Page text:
Didgeridoo mouthpiece on the left by Troy Page,
Didgeridoo mouthpiece on the right by William Thoren.
Didgeridoo design and playing styles are relatively new in the west, and it’s exciting for me to be crafting and playing in this era of exploration and refinement. William Thoren is a talented didgeridoo player, didgeridoo crafter, photographer and inventor of this mouthpiece design. I’ve adopted this shape after meeting Will and trying out his didgeridoos at InDidjInUs 2010.
My mouthpiece design has been evolving slowly since I started crafting them in 2008, but there have been two notable changes that have helped my playing tremendously.
The first came after I took a workshop with Ondřej Šmejkal, Ondřej describes the importance of a mouthpiece that has minimal contact with your face. Basically you don’t want to smash your face up against your Didgerdioo to make an airtight seal. Thinning down my mouthpiece walls gave me freedom of my jaw and around my lips.
The next big improvement in my mouthpiece design came after meeting Will Thoren. Will uses a larger opening then most didgeridoo crafters, where the largest part of the opening is side to side. He also uses a concave for the ease of a tight seal against one’s rounded face. Before I met Will I had already adapted my design to a concave shape but it was Will’s larger oblong opening that has done a lot for my vibrations.
William has developed a playing technique that he calls Drop Octave and Multi Drone. He’s able to play drone notes with his didgeridoos that are an octave lower than standard drones and several more notes in between. Although I haven’t yet learned how to play Drop Octave or Multi Drone there has been a flurry of new sounds and a new style emerging in my playing since I’ve adapted his design.
Thanks to Ondřej and William I’ve taken leaps forward in what’s possible in didgeridoo design. I’m learning from the best, and I have a long ways to go.
To read more and see videos about the Drop Octave and Multi Drone technique and craft please visit William Thoren’s website: www.wetdidgeridoo.com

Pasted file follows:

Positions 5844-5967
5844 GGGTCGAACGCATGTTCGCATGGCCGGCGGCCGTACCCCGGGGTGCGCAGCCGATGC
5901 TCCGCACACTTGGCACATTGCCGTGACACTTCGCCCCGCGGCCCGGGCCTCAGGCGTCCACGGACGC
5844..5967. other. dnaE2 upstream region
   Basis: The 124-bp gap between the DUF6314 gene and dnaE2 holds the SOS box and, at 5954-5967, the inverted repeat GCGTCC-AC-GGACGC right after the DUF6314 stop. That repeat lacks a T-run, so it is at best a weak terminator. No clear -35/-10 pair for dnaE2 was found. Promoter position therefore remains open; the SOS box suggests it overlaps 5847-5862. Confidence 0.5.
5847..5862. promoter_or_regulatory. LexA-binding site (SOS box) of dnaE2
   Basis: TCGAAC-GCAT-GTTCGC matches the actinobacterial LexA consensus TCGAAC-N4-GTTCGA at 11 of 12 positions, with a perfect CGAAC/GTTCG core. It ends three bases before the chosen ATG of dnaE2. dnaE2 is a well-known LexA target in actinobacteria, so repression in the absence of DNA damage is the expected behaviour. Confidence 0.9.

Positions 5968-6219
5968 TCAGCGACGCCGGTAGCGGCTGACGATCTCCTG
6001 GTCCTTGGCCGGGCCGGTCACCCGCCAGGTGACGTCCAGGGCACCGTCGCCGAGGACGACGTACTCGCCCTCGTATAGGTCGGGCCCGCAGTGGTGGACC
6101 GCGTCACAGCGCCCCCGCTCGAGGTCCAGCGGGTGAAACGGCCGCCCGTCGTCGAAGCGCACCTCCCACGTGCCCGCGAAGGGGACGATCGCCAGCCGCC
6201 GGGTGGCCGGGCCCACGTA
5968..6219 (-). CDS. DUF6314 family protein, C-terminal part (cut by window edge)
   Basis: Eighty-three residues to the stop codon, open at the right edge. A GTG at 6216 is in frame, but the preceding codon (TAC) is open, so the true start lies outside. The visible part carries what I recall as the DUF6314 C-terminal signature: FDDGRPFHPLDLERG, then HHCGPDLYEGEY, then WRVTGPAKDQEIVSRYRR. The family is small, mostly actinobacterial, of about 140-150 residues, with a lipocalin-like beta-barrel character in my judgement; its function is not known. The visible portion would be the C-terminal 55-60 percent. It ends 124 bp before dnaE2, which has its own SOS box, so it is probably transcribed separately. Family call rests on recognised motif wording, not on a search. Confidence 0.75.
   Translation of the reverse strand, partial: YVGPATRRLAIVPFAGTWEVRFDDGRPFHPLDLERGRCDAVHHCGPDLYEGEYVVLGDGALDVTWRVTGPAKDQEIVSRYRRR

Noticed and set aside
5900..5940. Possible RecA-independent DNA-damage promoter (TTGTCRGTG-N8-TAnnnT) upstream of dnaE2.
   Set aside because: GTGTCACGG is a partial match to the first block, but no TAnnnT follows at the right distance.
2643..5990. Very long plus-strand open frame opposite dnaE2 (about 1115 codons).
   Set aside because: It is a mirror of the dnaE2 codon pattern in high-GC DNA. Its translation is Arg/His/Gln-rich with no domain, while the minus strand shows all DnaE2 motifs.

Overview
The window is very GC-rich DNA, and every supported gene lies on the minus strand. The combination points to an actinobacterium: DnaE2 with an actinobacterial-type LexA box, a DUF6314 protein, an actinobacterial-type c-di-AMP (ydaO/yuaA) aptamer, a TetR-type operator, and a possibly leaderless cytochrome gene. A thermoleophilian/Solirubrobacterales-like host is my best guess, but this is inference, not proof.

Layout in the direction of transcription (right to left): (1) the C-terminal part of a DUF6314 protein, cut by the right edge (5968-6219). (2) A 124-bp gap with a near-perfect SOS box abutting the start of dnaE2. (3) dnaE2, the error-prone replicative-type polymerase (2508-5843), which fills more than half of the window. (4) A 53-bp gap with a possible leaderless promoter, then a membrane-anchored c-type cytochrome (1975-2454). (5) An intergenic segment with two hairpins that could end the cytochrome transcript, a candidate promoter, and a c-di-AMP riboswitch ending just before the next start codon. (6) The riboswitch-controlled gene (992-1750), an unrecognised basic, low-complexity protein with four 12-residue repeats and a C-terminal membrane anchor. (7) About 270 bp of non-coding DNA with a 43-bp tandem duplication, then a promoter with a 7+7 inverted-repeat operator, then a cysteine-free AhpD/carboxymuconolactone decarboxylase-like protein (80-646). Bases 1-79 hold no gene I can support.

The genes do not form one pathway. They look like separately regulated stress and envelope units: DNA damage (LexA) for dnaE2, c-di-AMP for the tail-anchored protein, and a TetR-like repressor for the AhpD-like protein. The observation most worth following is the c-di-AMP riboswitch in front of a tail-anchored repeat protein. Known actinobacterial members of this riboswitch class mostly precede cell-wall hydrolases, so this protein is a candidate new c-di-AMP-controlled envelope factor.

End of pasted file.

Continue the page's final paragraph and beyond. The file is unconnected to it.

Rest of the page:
Photos by: Troy Page
There was solid rock on three sides of me and the lapping sound of ocean waves from the front. No one on the beach, nothing to distract from my concentration. I feel centered, I feel alive. To be all the way down under and not have an experience like this would have been a regret.
In the spring of 2010 I took a trip to Australia to help my friend Justin Krumb film a couple of projects. On one of the projects we were working with Dave Rastovich, a professional surfer and marine conservation activist who lives in Byron Bay, New South Wales. Among many other amazing instruments, Dave plays didgeridoo. Rastovich stoked me out by letting me borrow one of his personal didgeridoos for the duration of our nearly three-week stay. Thanks to Dave I was able to continue my daily practice on the road. So grateful for the generosity and hospitality I received from Rasta and his friendly Ozzie mates.
Shortly after I took these photos I bought a fresh bar of bees wax and re-waxed the mouthpiece nice and clean. Again, so grateful for the opportunity.
Photos by: Troy Page
My friend Chris Del Moro and I decided to collaborate on a didgeridoo project and display the final product at a show alongside Chris’s other works of art at the Western Union Pacific Surf Gallery in Cardiff. This didgeridoo originated in my neighbor’s front yard in Del Mar and I began constructing it long before I ever met Chris.
I split the agave in half, hollowed either side, then became busy with other projects. The two halves sat in my room for months and the wood started to warp. After resin-ing and gluing the warped half’s back together, an obvious seam revealed itself down either side. It was playable, but I planned on decorating the outside to hide the seam. I procrastinated… then moved on to other projects and it sat uncompleted for over a year.
Once I met Chris and we talked about collaborating, the unfinished didgeridoo came to mind. It was waiting for him all along. I sanded down two strips on either side, smoothing out the seam and giving Chris a place to create his magic of paint and wood-burning.